Trade Barriers Stymie Venezuelan Corn Imports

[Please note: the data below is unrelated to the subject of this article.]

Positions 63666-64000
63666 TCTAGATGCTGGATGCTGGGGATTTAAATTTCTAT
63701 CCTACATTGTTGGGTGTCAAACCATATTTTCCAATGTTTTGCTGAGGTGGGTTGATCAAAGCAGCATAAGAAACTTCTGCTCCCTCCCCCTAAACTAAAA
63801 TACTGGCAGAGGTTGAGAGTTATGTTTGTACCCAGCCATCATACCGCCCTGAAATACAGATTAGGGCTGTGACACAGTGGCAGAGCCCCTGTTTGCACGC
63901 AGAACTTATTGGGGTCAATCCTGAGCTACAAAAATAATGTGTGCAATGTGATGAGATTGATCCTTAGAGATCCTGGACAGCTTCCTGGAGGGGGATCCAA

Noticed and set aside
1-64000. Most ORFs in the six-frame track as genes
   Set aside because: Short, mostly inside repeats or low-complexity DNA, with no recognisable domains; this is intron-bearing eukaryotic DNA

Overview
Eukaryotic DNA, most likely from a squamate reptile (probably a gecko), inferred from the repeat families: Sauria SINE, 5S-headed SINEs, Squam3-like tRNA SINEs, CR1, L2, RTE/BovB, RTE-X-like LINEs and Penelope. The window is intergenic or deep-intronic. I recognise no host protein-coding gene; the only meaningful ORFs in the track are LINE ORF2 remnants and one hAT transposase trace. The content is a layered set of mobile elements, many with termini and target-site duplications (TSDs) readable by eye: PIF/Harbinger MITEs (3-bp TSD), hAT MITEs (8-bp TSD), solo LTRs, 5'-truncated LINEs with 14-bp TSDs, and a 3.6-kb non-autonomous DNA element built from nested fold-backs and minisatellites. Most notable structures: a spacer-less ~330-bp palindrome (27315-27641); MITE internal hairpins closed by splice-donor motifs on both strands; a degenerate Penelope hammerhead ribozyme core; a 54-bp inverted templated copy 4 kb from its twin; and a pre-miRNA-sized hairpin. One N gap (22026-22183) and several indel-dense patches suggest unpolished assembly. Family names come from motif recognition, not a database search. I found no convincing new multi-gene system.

Between 1996 and 2000, Venezuela imported an average of one million tons of U.S. corn annually making it one of the U.S.s top ten markets. The imports are needed to meet the demand of the growing pork and poultry industries. Venezuela produces about 1.2 million tons of corn annually, but most of it is white corn destined for human consumption. After a record crop in 2000 left producers with a surplus of 150,000 tons, the pork and poultry industry reached an agreement with the government to purchase the surplus at a large premium to imported corn with the understanding that it would be reimbursed for much of the extra cost. Following another bumper harvest in 2001, farmers were left with a 400,000-ton surplus because the industry refused to pay the "target" price, $235/ton, since it had yet to be reimbursed from the previous year. Last September, frustrated by the industrys refusal to buy the local production, the government published a statement saying that it would not issue any corn import licenses until the domestic crop was completely sold. The pork and poultry producers responded by drawing down frozen meat stocks and reducing corn consumption by using non-grain feed ingredients, which are not subject to the import-licensing requirement. Now eight months into the import ban, the industry has just about absorbed the domestic corn surplus. If Venezuela lifts the ban, purchases of lower priced imports should surge in an attempt to build up stocks before the domestic crop is ready this summer. However, because of the interruption in trade, USDA estimates that Venezuela will import 900,000 tons this year, down 300,000 tons from last year.
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